FIG. 1 is a cutaway, diagrammatic view illustrating an apparatus embodying the principles of the present invention;
FIG. 2 is a perspective view of the apparatus shown in FIG. 1, with an upper portion of a housing thereof removed;
FIG. 3 is a cutaway, diagrammatic view of an alternate embodiment of an apparatus embodying the principles of the present invention; and
FIG. 4 is a perspective view of the present apparatus in accordance with the embodiment of FIG. 3.
While the present invention is susceptible of embodiment in various forms, there is shown in the drawings and will hereinafter be described a presently preferred embodiment, with the understanding that the present disclosure is to be considered as an exemplification of the invention, and is not intended to limit the invention to the specific embodiment illustrated.
As will be hereinafter described in detail, the present invention contemplates an apparatus for making granular absorbent from cellulosic fibrous material. In particular, it is contemplated that the cellulosic fibrous material be provided in the form of relatively small pieces or fragments of paper or paper products, including recycled paper, waste paper, or other suitably low-cost feed stock. For example, recycled newsprint (which may be de-inked), corrugated, and magazines, are but a few of the suitable feed stock materials which can be employed. Sludge-like forms of recycled paper products which contain suitable quantities of fibrous material can be economically employed.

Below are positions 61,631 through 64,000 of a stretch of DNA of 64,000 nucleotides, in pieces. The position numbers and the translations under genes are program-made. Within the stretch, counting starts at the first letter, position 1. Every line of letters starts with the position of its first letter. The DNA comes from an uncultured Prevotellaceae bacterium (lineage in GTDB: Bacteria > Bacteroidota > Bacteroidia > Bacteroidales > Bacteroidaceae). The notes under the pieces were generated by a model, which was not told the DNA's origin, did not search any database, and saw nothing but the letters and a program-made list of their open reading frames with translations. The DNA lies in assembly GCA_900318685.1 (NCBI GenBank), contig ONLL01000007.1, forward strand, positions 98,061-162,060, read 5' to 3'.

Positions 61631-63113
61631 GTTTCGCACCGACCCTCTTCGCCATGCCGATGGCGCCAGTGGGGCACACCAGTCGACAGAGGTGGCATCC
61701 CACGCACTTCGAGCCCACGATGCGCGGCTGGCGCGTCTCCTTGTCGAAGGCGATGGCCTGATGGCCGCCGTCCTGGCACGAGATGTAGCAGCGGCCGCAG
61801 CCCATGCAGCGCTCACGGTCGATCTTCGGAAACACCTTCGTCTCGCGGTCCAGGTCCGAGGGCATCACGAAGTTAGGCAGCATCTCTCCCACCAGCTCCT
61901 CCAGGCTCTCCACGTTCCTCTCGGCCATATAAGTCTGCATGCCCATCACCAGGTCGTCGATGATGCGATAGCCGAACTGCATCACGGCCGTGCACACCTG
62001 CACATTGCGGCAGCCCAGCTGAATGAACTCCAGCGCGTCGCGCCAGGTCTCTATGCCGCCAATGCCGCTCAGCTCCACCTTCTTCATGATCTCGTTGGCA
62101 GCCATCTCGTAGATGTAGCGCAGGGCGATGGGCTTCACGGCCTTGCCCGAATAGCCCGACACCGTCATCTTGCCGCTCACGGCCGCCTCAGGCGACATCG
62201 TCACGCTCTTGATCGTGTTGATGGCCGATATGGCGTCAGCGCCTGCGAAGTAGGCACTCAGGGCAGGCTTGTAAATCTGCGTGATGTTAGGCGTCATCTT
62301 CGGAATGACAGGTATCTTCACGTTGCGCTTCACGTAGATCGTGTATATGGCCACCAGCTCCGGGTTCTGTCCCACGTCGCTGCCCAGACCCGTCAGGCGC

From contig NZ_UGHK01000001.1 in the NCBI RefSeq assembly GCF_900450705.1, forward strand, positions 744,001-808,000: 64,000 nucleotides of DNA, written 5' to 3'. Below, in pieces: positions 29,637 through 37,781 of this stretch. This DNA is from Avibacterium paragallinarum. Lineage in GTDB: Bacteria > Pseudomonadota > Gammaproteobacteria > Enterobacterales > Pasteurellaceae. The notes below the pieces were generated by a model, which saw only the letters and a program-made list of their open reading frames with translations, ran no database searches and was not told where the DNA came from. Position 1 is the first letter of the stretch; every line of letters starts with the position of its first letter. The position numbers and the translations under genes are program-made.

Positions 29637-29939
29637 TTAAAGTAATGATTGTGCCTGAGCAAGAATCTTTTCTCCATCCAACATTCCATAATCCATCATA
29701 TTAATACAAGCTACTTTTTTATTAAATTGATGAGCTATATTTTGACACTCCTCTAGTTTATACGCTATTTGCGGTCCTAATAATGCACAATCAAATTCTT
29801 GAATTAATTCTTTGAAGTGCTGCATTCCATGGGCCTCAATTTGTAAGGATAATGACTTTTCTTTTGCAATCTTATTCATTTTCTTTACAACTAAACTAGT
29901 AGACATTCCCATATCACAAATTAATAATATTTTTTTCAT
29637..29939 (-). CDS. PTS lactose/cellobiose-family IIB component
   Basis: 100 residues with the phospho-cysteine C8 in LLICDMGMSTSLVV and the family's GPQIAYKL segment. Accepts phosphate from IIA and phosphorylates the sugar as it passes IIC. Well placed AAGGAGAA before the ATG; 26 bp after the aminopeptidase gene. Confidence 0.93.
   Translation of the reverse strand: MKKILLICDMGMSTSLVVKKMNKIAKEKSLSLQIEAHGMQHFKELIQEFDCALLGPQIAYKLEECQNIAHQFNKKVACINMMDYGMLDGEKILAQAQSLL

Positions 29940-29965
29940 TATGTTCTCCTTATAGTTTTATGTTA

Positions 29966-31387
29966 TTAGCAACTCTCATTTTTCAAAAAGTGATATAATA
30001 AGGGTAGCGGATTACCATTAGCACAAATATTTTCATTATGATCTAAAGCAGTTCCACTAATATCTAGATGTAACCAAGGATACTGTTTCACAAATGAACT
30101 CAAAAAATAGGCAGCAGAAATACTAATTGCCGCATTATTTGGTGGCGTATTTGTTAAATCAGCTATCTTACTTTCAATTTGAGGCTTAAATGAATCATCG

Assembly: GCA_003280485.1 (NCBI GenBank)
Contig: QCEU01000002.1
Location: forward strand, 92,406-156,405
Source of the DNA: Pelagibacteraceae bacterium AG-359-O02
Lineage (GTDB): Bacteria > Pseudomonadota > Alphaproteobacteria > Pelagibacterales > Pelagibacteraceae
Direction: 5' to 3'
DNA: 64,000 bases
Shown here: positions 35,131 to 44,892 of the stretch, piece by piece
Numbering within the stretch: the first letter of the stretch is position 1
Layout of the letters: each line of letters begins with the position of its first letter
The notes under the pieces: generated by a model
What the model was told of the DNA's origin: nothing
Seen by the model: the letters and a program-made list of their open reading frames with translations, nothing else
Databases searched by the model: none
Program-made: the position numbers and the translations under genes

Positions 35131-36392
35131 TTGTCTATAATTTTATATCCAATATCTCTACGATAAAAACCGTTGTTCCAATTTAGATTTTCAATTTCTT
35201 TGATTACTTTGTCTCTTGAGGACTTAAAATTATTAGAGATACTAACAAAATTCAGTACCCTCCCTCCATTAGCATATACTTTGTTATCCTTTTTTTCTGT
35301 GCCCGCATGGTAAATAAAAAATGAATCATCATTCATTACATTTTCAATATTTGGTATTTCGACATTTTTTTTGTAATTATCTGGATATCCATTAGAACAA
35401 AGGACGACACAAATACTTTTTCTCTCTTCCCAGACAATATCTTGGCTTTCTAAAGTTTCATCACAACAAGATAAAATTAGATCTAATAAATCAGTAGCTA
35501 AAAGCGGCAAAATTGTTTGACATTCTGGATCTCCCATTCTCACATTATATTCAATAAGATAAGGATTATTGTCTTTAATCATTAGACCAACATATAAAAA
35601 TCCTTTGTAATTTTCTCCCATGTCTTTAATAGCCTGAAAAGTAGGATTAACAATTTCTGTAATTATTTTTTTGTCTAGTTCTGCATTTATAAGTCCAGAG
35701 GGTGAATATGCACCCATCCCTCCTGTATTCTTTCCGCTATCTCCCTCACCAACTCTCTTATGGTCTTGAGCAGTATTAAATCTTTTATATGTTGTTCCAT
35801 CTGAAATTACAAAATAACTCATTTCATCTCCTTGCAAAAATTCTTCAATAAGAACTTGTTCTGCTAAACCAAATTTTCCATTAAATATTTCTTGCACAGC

To the extent that such feed stock is not of a desirably fragmented nature, shredding of the feed stock, prior to use in the present apparatus, is preferred. One source of feed stock which has been successfully employed is available from manufacturers of machine-fed paper sheets. These paper sheets typically include perforations at the opposite margins thereof for engagement with drive sprockets such as in computer printers and the like. Large quantities of small paper punchouts or "dots" (sometimes referred to as shad) are generated attendant to formation of the so-called "tractor drive" perforations. These paper fragments are a suitable starting material for use in forming granular absorbent by use of the present apparatus.
In the present apparatus, the cellulosic fibrous feed stock can be of variable moisture content. It can be employed as a slurry, paste, or in a sludge-like form with water typically comprising 40%-90% by weight basis, of the dry feed stock. Testing has shown that elevating the temperature of the slurry to temperatures on the order of 150-200 degrees Fahrenheit can enhance and promote the agglomeration of the material to the desired generally spheroid, granular form.